Snapshots 24: Pulped Fiction

Here are 16 developments of interest to fans. 

(1) There is a place where Penguin Books are reincarnated as Kleenex:

Unsold Doctor Who annuals and Jamie Oliver cookbooks are being turned into recycled bales of paper in preparation for their new life as tissues and other household goods at a new recycling centre in Earls Barton.

Penguin Books is just one of the companies sending such books to the Reconomy Alibone warehouse in Earls Barton, a recycling facility with the second largest grass roof in the UK.

“Blow your nose on Doctor Who,” was Andrew Porter’s suggested headline.

(2) I was late for some recent 30th wedding anniversaries, but I can be among the earliest to commemorate the first appearance of Ansible in August 1979. Congratulations Dave!

(3) Galaxy Quest is coming back in August as a comic book from IDW Publishing. Galaxy Quest: Global Warning is a five-part series picking up years after the goings-on of the 1999 movie that won the Best Dramatic Hugo.

In Global Warning, written by comics veteran Scott Lobdell (Uncanny X-Men) and featuring full art and colors by Green artist Illias Kyriazis, it’s been 20 years since the cast of Galaxy Quest ruled the airwaves.

(4) Soon after the following report appeared in Publishers Weekly, the Opt-Out Deadlinefor the Google Book Settlement was extended from May 5, 2009 to Sep 4, 2009:

The motion, filed April 24, by attorneys representing The Palladin Group for John Steinbeck and Thomas Myles Steinbeck, Catherine Ryan Hyde, The Philip K. Dick Testamentary Trust, Arlo Guthrie, Michael W. Perry, Eugene Linden, and James Rasenberger, asked the court for a four-month extension, with October 7 marking the new opt-out deadline, and with the hearing, now set for June 11, to follow at the court’s discretion….

In his brief on behalf of the above-named authors, attorney Andrew DeVore argued that the settlement notice was both insufficient and defective. Notice only began in January, DeVore noted, a “woefully inadequate” period of time in which to “digest the extraordinarily complex settlement agreement and attempt to gauge its potential present and long-term future implications in a vital marketplace.” Further, DeVore suggested such notice was clearly defective because a dearth of “readily identifiable” authors remain unaware of the settlement’s requirements and that even “tech-savvy” authors and copyright experts that have received notice-including U.S. Register of Copyrights Marybeth Peters-are struggling to understand components of the settlement.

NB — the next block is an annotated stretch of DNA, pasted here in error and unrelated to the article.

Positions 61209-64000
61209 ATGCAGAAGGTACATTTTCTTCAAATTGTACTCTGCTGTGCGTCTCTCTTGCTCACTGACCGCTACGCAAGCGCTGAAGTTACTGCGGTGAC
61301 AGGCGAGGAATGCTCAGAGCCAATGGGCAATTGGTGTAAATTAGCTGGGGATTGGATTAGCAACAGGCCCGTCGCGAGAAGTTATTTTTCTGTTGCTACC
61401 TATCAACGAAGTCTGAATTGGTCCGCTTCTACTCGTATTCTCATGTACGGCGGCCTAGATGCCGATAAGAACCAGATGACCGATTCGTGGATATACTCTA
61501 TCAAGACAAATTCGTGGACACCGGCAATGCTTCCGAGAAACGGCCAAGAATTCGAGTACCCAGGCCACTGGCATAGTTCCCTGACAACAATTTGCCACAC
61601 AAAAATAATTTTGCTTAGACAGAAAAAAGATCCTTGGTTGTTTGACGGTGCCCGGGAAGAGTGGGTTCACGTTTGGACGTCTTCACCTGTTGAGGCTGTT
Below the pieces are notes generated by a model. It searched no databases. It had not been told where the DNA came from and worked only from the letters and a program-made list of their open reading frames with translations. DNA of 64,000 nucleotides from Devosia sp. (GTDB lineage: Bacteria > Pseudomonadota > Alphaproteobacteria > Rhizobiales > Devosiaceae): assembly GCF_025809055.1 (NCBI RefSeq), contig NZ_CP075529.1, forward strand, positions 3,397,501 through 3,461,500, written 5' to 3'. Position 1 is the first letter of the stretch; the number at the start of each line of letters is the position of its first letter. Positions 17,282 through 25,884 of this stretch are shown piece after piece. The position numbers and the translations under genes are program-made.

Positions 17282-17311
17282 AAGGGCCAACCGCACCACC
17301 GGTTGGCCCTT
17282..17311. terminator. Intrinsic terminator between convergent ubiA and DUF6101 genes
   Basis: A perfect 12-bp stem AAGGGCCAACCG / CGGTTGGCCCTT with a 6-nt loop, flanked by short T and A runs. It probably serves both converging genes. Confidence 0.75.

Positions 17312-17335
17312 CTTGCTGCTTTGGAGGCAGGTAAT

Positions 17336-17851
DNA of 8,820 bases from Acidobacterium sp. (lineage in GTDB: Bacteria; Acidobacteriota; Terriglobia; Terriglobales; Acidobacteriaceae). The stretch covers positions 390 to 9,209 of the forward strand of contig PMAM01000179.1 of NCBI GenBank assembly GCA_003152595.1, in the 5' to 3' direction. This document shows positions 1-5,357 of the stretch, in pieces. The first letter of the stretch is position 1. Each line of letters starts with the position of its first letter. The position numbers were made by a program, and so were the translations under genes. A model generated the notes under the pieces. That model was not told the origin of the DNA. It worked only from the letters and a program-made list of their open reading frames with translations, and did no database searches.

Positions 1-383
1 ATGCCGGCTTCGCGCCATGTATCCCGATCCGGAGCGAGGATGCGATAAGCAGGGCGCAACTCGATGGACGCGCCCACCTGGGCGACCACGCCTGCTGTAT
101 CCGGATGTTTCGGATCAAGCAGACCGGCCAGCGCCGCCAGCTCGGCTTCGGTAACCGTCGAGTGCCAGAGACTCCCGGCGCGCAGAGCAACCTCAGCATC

(5) Scientists made headlines with their supreme grasp of the obvious when they announced that research shows plenty of people feel better when they write about their favorite fictional characters:

New research suggests that such illusory relationships can buffer people against loneliness or sadness.

Subjects in one study who felt down from remembering unhappy moments of social rejection soon perked up upon writing about their favorite TV shows and characters. This supports the “social surrogacy hypothesis,” where technology provides a sense of social belonging when real social connections are lacking.

Francis Hamit’s Reader’s Digest condensed version of this research: “FanDom Explained!”

(6) Gary Farber of Amygdala is not fooled. The Four Corners monument, marking where four states share a border,  is in the wrong place:

Apparently they’re not going to bother to move the monument, which seems a bit fraudulent, if undeniably a touch of an abstract point. But the whole point is the abstract point of the location, so really, someone should at least put up a pole or something in the right place, and cut a trail.

(7) You can get a reprint of A History of Australian Science Fiction Fandom 1935-1963, by Vol Molesworth, for $10 from Graham Stone, 205-24 Victoria St, Burwood NSW, 2134. The 32-page zine is in A4 format, with gold embossed red card covers. ISBN 978-0-9579783-2-4. Since the stated price assumes local Australian costs, it’d be wise to add something for international postage.

(8) The Australian SF Bullsheet is available online at the website, or you can subscribe to the free monthly e-mail list. To join send a blank e-mail to [email protected].

(9) J. R. R. Tolkien was enough of an artist to have come up with something more elegant if he’d actually had a hand in this, still, it’s amusing to discover a Hobbit-themed hotel in New Zealand. The LA Times has a higher-resolution image of the photo on the hotel’s own website:

Worlds First Hobbit Motels open at Woodlyn Park in Waitomo. Built along side the now well established Train Carriage and Aeroplane Motels, the Hobbits add yet another dimension to this unique complex.

(10) Why aren’t books dead yet? Authorship, it seems, is still important:

It’s becoming obvious that in the age of information abundance the value of curation rises dramatically. As the number of available resources that writers and readers could consult rises, it’s actually quite normal that we would place more and more value on the process of synthesizing rather than simply aggregating information.